To determine when meiosis is disrupted in the low-temperature experiments, PMCs from three wild-type and three ttmei1 mutant plants were immunolabelled with antibodies against the meiotic proteins ASY1 and ZYP1. PMCs from wild-type Chinese Spring and the ttmei1 mutant were embedded in acrylamide pads to preserve their 3D structure, and immunolocalisation of ASY1 and ZYP1 was performed as described previously (Martín et al. 2014, 2017). Anti-TaASY1 (Boden et al. 2009) raised in rabbit was used at a dilution of 1:250, and anti-HvZYP1 (Colas et al. 2016) raised in rat was used at a dilution of 1:200. Anti-rabbit Alexa Fluor® 488 and anti-rat Alexa Fluor® 568 (Invitrogen) were used as secondary antibodies.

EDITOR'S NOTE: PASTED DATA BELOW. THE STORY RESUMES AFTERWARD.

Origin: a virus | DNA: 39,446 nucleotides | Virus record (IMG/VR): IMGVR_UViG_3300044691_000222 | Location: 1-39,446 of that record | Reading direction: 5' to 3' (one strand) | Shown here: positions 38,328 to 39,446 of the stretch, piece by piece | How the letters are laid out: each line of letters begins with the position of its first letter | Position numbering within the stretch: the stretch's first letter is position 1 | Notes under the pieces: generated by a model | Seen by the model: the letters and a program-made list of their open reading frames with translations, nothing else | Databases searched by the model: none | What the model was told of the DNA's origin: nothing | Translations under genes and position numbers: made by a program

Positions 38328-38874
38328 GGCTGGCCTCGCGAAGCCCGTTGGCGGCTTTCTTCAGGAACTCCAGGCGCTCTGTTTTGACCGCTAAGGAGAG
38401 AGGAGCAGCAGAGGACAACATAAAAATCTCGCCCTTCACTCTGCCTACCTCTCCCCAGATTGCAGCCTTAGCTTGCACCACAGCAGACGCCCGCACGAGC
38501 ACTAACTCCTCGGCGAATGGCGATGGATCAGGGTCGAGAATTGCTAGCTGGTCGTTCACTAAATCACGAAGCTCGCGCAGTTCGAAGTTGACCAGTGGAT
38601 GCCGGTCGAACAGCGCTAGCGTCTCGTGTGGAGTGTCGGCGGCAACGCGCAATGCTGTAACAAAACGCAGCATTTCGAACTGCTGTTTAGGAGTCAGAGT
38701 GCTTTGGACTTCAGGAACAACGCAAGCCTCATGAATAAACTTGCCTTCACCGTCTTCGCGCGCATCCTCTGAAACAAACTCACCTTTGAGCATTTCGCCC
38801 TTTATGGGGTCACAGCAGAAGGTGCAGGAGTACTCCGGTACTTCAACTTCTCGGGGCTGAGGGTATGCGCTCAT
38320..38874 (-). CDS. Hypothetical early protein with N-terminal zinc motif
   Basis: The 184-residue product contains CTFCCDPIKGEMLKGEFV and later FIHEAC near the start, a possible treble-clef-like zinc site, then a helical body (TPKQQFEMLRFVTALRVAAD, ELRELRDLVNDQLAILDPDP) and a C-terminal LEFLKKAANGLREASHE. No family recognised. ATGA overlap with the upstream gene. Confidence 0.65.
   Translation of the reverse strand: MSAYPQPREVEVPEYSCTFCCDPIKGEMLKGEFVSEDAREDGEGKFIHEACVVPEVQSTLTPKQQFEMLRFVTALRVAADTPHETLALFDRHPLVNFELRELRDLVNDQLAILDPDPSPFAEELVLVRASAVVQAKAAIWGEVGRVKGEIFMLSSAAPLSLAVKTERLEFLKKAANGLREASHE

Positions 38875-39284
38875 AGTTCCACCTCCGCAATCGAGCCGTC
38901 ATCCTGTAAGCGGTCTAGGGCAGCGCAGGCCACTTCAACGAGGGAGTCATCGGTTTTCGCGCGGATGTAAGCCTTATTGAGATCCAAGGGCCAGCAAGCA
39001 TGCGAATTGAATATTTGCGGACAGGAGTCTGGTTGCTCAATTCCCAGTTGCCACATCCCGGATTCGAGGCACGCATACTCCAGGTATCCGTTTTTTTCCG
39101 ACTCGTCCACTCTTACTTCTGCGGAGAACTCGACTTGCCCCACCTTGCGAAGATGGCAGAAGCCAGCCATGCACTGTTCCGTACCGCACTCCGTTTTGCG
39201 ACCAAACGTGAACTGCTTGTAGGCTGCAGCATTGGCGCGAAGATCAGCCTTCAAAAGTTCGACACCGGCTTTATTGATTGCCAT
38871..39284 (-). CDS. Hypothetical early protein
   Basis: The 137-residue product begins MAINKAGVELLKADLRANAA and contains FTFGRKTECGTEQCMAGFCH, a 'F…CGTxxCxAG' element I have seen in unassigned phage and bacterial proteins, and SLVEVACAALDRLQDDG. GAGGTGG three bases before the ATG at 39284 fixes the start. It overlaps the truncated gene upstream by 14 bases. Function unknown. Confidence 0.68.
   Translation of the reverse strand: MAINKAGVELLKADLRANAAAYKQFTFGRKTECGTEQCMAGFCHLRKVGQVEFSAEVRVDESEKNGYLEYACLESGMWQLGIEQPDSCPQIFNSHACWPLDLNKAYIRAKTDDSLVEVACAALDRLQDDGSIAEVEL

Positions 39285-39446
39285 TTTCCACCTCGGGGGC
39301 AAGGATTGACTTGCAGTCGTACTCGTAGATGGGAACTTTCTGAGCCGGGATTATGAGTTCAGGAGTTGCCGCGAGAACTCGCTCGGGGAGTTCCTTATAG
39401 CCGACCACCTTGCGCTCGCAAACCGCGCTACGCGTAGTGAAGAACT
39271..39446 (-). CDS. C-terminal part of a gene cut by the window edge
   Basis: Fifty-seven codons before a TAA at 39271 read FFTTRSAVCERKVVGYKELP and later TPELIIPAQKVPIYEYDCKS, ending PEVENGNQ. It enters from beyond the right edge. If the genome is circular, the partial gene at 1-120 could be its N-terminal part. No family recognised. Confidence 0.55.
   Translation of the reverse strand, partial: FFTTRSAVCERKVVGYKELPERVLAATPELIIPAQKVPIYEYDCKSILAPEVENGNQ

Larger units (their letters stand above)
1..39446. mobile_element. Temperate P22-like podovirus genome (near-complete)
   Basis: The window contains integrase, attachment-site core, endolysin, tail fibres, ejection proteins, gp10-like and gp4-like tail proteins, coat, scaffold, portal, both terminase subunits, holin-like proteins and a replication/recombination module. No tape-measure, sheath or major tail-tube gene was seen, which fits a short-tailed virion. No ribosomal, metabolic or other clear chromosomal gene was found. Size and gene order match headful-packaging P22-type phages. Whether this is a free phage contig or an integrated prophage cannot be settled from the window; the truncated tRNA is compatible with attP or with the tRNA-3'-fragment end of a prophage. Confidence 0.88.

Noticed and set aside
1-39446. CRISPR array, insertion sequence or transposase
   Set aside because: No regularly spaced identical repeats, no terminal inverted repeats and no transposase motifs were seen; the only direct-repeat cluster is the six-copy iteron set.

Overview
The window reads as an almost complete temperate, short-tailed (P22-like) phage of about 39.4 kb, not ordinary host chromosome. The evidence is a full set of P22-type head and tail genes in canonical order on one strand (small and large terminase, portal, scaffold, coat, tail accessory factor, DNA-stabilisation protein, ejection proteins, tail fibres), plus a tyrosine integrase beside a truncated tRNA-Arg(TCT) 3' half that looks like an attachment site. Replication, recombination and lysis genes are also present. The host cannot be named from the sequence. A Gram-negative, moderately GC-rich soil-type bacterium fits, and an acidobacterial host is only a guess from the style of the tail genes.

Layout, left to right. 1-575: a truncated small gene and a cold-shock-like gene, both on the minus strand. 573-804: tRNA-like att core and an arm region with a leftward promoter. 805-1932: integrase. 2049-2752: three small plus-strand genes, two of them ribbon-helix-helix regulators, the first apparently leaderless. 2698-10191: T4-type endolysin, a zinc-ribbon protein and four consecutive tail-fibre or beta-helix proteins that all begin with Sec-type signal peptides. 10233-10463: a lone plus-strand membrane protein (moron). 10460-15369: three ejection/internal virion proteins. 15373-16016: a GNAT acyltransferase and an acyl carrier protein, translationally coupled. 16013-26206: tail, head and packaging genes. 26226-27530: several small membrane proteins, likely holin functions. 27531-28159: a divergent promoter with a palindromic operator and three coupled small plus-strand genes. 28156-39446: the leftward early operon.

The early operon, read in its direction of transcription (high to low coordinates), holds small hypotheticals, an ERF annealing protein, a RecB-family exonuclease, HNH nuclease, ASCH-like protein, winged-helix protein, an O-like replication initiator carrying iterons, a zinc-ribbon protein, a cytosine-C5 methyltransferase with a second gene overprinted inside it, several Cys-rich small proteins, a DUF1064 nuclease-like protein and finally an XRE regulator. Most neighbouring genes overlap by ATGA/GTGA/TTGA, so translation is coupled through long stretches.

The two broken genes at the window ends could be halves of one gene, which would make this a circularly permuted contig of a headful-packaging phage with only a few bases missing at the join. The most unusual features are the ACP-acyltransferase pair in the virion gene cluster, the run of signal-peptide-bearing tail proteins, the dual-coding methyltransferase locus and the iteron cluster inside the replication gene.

Image acquisition and analysis

Images were taken of 30 PMCs from each of the Chinese Spring wild-type and ttmei1 replicates. Polyacrylamide-embedded PMCs were optically sectioned using a DM5500B microscope (Leica Microsystems) equipped with a Hamamatsu ORCA-FLASH4.0 camera and controlled by Leica LAS-X software v2.0. Z-stacks were deconvolved using Leica LAS-X software. Images were processed using Fiji, which is an implementation of ImageJ, a public domain program available from (Schneider et al. 2012).

Dmc1 sequence analysis

Multiple sequence alignment was carried out using ClustalX2 software (Thompson et al. 1997; Larkin et al. 2007). BLAST searches of the Dmc1 sequences from other plant species against the Chinese Spring IWGSC RefSeq v1.0 sequence assembly (IWGSC 2018) revealed that there are three homeologs of the Dmc1 gene in hexaploid wheat: TraesCS5A02G133000 (TaDmc1-A1) on chromosome 5A, TraesCS5B02G131900 (TaDmc1-B1) on 5B and TraesCS5D02G141200 (TaDmc1-D1) on 5D. The nucleotide sequences of the DNA, the coding sequences (CDs) and the promoter regions (including 1500 nucleotides downstream of the start codon) of the three TaDmc1 homeologs were compared.